. The lectin properties of pentraxins are linked to the Ca2+
binding pocket, which in turn, is important for proper folding of the pentraxin domain40
. Accordingly, it is difficult to selectively disrupt lectin properties by mutagenesis. Simple addition of recombinant Narp to cultures does not result in selective binding to PV-INs (unpublished observation), suggesting that targeting may involve processes beyond simple lectin-dependent binding.
Important questions also arise regarding how Narp can evoke an increase of GluR4, but not other AMPARs, on PV-INs. Binding of Narp to AMPARs does not require sugar adducts to the receptor, but rather, appears to be dependent on protein sequences within the N-terminal X-domain10
. Previous reports demonstrate the capacity for NPs to bind and cluster AMPARs at sites of cell-cell contact8, 9, 14
. It is possible that Narp-containing pentraxin complexes preferentially retain GluR4 on the cell surface, and this conjecture is consistent with the observation that NPs cluster homomeric AMPARs consisting of GluR4 subunits better than any other AMPAR subunit9
. However, the avidity of Narp binding for GluR1 and GluR4 is not dramatically different in binding assays (unpublished observation) suggesting that the difference in activity-dependent accumulation may be due to factors in addition to their association with Narp, such as the level of GluR expression in PV-INs or other selective protein interactions. Currently, assays of native GluR4 trafficking are technically limited due to lack of appropriate antibodies, and our attempts at expressing an N-terminal-tagged GluR4 transgene resulted in similar elevated levels in both WT and Narp−/−
PV-INs which were unresponsive to activity.
The observation that Narp−/−
mice showed accelerated kindling to class V seizures provides insight into conditions in which Narp may contribute to the suppression of network excitability. It is notable that the baseline properties of excitatory synapses on hippocampal PV-INs in the dentate gyrus were not different in Narp−/−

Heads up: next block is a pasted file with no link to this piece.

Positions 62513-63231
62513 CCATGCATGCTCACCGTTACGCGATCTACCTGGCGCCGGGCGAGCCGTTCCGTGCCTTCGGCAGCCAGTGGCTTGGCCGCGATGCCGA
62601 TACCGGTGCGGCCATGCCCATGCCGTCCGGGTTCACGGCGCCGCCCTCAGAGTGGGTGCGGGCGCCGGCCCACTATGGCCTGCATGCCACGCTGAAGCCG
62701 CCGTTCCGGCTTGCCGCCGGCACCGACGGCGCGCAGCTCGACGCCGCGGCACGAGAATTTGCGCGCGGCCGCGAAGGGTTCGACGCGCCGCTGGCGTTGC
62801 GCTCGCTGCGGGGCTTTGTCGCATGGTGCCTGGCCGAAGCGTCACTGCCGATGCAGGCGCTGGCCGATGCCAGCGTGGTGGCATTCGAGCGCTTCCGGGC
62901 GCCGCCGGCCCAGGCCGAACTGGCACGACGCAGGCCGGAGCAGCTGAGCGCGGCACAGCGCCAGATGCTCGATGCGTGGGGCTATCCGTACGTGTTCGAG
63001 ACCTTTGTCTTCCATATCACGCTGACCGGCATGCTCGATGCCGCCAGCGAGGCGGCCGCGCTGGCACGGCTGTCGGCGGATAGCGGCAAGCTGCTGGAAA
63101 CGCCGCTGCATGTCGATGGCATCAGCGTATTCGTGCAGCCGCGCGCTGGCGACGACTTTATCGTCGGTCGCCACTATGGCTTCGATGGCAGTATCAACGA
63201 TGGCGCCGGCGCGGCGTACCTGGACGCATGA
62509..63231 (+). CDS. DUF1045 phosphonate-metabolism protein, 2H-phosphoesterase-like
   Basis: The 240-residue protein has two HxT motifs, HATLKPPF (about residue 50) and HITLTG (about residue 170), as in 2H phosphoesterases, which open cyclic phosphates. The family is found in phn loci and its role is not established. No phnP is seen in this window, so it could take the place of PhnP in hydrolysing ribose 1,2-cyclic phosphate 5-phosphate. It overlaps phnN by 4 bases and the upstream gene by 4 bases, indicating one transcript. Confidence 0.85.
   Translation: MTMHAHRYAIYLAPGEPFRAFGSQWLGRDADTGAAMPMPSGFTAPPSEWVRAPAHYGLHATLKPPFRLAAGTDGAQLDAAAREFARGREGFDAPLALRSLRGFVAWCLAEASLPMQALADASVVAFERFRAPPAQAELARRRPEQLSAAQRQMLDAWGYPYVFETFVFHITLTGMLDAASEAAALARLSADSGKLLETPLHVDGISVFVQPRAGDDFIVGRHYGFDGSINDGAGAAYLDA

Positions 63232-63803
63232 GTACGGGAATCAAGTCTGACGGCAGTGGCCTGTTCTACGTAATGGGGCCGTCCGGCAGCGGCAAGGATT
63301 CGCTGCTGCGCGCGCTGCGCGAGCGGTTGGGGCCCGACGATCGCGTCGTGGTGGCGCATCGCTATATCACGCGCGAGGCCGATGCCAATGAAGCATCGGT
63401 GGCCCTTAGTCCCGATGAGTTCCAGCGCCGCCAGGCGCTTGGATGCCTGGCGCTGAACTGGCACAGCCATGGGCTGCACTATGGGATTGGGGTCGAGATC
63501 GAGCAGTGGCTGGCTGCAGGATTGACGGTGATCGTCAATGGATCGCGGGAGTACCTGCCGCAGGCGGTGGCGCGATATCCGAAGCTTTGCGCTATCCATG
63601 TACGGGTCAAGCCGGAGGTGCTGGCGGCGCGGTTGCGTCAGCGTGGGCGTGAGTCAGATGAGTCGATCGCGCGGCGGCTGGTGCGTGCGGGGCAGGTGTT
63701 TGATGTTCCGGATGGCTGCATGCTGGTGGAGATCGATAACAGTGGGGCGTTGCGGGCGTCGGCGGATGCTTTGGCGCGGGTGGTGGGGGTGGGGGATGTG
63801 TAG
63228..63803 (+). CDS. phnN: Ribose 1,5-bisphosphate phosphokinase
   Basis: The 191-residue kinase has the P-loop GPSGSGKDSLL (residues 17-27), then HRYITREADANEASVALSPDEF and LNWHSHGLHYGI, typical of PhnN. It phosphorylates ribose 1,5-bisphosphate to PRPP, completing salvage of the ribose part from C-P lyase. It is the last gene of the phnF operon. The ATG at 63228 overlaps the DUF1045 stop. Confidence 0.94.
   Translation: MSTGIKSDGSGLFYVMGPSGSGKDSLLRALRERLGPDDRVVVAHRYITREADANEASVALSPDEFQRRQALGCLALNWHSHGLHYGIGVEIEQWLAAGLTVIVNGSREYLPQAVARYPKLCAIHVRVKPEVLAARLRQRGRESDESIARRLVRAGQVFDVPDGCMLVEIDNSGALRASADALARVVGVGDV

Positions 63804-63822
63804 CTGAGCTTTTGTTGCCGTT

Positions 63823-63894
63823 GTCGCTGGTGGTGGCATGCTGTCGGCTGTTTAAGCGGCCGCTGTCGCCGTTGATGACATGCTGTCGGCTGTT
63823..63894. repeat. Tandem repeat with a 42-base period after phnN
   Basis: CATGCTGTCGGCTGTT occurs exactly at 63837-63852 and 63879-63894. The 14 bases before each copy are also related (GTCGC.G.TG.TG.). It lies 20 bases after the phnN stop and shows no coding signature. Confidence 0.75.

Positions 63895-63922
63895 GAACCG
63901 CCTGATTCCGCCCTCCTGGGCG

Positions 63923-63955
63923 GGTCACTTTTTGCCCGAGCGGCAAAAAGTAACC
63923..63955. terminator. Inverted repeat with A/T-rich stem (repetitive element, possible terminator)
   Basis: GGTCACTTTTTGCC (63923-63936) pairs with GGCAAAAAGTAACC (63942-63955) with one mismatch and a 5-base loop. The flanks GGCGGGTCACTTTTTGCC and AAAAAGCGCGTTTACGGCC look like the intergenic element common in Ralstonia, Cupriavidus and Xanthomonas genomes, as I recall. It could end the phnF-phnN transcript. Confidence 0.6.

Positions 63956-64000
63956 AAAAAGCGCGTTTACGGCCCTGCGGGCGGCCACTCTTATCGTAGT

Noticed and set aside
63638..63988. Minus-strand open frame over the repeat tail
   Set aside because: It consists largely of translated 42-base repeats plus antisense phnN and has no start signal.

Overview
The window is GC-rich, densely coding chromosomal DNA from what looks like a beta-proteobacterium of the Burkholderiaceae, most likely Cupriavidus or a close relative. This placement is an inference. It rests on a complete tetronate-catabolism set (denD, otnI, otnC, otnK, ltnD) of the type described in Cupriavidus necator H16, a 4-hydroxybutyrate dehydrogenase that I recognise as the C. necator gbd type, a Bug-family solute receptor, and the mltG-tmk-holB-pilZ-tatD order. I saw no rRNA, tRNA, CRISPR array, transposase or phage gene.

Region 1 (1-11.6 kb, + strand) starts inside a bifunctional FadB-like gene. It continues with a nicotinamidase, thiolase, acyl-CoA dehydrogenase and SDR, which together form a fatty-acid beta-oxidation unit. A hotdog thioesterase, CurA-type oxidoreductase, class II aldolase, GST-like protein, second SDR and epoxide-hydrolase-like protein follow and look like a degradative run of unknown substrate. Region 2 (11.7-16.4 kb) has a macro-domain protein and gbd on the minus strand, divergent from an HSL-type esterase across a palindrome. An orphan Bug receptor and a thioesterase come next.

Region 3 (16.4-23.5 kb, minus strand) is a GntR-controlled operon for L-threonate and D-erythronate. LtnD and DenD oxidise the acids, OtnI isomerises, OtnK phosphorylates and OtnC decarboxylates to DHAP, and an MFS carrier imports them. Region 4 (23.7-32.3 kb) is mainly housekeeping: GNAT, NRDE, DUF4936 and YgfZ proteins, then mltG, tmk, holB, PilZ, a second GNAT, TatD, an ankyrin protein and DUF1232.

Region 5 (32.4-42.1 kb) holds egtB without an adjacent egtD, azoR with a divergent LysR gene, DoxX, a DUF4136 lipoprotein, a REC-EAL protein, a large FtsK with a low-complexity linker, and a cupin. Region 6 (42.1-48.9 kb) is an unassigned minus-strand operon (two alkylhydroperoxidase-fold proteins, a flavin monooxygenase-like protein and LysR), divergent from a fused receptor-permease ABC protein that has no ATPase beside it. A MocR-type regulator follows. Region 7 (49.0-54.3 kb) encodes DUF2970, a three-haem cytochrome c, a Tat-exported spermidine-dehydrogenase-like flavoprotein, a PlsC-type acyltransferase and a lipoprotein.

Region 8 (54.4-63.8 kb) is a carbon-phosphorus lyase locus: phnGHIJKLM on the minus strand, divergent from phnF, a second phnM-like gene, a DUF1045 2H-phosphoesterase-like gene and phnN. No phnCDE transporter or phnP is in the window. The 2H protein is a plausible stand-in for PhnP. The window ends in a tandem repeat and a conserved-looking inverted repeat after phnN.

mice; only after MECS did we observe a change in excitatory input strength. The activity level in vivo
was much less than in our primary cultures and this difference was consistent with a minimal role of Narp under basal conditions in the hippocampus in vivo. Narp−/−
mice showed identical initial responses to kindling stimuli but clearly diverged in their responses as the kindling process evolved. Together, this suggests that Narp becomes part of the physiological adaptation only under conditions of intense activity, and is consistent with culture models that suggest the inability to recruit GluR4 levels to excitatory synapses on PV-INs in response to activity may underlie enhanced kindling. These studies do not exclude a role for Narp in scaling of PV-INs in physiological plasticity, since recordings of sEPSCs may not detect the small subset of Narp-associated excitatory synapses relevant for proper network function under basal conditions. Moreover, studies of Narp
mRNA expression indicate that Narp is induced by non-epileptiform activity in models of cocaine administration42
, monocular deprivation7
, and in vivo
. Because of the striking complexity of interneuron populations in vivo
and their importance to integrated neural function it will be compelling to assess the contribution of Narp-dependent homeostatic plasticity in broader studies of physiological plasticity and models of disease.